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False representations and statements, made with a fraudulent design, to obtain " money, goods, wares, and merchandise " with intent to cheat.
The Nature Of The False Pretence.
When the false pretence is such as to impose upon a person of ordinary caution, it will doubtless be sufficient. But although it may be difficult to restrain false pretences to such as an ordinarily prudent man may avoid, yet it is not every absurd or irrational pretence which will be sufficient. It is not necessary that all the pretences should be false, if one of them is sufficient to constitute the offence. And although other circumstances may have induced the credit or the delivery of the property, yet it will be sufficient if the false pretences had such an influence that, without them, the credit would not have been given or the property delivered. The false pretences must have been used before the contract was completed.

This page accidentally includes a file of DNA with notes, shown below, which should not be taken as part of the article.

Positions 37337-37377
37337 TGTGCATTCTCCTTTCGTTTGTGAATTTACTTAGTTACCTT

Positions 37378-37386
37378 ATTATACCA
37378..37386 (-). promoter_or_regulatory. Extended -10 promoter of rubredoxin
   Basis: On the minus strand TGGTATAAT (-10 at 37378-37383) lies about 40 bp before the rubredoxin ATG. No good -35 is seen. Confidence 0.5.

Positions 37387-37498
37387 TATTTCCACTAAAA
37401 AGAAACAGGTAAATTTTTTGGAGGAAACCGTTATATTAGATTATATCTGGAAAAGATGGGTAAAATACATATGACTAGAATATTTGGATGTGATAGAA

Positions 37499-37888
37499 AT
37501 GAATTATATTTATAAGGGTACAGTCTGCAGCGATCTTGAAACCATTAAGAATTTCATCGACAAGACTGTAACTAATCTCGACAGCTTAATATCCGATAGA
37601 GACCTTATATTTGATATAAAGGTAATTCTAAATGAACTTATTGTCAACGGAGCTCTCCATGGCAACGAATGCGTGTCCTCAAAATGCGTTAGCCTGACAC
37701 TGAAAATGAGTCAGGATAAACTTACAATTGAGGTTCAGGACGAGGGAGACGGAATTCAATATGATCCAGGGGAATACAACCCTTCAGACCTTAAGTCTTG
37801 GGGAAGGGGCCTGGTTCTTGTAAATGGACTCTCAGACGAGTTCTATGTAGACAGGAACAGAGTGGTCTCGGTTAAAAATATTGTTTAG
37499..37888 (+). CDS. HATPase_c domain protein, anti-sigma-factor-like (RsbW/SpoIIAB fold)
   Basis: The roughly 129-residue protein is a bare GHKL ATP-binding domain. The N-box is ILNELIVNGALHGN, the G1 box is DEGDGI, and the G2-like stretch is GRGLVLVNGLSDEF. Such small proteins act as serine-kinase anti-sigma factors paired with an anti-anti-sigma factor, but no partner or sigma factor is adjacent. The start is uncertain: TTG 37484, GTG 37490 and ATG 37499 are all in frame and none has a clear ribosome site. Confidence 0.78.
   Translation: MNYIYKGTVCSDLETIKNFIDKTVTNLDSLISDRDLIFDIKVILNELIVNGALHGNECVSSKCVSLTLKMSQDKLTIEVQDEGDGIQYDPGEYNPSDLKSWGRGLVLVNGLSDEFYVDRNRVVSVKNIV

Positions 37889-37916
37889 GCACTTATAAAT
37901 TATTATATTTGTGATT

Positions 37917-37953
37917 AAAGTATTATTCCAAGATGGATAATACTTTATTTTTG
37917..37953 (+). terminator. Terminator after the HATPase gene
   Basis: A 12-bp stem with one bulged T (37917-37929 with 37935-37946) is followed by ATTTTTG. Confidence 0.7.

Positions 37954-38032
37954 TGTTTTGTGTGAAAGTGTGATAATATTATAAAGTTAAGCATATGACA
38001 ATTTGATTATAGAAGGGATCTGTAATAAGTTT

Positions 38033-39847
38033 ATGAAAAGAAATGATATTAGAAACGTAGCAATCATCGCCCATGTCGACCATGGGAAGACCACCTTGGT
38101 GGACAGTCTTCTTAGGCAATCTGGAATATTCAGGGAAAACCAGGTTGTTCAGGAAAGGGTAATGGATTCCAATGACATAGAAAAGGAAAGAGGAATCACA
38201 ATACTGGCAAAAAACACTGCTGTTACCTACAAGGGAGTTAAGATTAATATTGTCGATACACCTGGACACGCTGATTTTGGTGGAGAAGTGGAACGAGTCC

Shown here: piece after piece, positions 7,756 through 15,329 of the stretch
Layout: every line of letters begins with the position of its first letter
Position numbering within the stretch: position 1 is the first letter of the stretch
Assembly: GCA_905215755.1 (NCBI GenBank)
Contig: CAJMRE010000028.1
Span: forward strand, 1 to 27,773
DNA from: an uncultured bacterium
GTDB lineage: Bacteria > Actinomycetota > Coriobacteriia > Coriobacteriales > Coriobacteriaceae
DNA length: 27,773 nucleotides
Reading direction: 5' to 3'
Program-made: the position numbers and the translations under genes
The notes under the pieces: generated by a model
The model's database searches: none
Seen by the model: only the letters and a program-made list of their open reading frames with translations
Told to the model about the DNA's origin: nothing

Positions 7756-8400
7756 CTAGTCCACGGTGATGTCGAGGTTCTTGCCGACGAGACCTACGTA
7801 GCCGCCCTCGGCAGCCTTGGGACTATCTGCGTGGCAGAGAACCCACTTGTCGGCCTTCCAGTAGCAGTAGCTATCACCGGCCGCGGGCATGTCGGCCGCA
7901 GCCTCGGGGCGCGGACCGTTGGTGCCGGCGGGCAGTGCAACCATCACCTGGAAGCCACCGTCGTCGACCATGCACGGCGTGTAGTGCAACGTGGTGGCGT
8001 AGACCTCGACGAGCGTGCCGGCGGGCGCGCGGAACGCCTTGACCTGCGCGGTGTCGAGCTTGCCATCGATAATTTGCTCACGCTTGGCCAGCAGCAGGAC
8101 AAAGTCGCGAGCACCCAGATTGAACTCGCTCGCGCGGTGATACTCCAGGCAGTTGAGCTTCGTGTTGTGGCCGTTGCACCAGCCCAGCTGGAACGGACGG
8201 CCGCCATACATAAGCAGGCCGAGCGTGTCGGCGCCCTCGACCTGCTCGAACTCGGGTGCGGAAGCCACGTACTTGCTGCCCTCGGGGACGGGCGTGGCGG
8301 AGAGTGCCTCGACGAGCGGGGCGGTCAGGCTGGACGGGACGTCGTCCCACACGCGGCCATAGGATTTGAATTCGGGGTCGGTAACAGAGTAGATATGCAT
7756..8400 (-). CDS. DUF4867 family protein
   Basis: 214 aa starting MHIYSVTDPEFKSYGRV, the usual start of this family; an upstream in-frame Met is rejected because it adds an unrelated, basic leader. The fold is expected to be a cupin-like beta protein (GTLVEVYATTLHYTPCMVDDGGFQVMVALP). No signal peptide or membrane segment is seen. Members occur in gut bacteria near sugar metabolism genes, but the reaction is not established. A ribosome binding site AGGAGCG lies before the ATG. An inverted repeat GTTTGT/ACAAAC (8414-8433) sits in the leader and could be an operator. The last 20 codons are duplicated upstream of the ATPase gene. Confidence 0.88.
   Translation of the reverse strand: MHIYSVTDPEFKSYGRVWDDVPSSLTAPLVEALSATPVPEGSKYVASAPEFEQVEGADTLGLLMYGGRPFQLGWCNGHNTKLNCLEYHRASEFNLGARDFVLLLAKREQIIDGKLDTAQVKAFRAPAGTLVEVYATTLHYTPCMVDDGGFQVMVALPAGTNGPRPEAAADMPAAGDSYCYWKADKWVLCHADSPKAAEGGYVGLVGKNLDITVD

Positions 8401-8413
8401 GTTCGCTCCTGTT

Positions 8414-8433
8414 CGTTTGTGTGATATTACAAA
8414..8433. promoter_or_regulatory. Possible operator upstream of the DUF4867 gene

What Must Be Obtained.
The wording of the statutes of the several states on this subject is not the same, as to the acts which are indictable. In Pennsylvania, the words of the act are, "every person who, with intent to cheat or defraud another, shall designedly, by color of any false token or writing, or by any false pretence whatever, obtain from any person any money, personal property or other valuable, things," etc. In Massachusetts, the intent must be to obtain "money, goods, wares, merchandise, or other things." Stat. of 1815. In New York, the words are "money, goods, or chattels, or other effects." Under this statute it has been holden that obtaining a signature to a note or an endorsement on a promissory note fell within the spirit of the statute and that where credit was obtained by false pretence, it was also within the statute.
There must be an intent to cheat or defraud same person. This may be inferred from a false representation. The intent is all that is requisite; it is not necessary that the party defrauded should sustain any loss.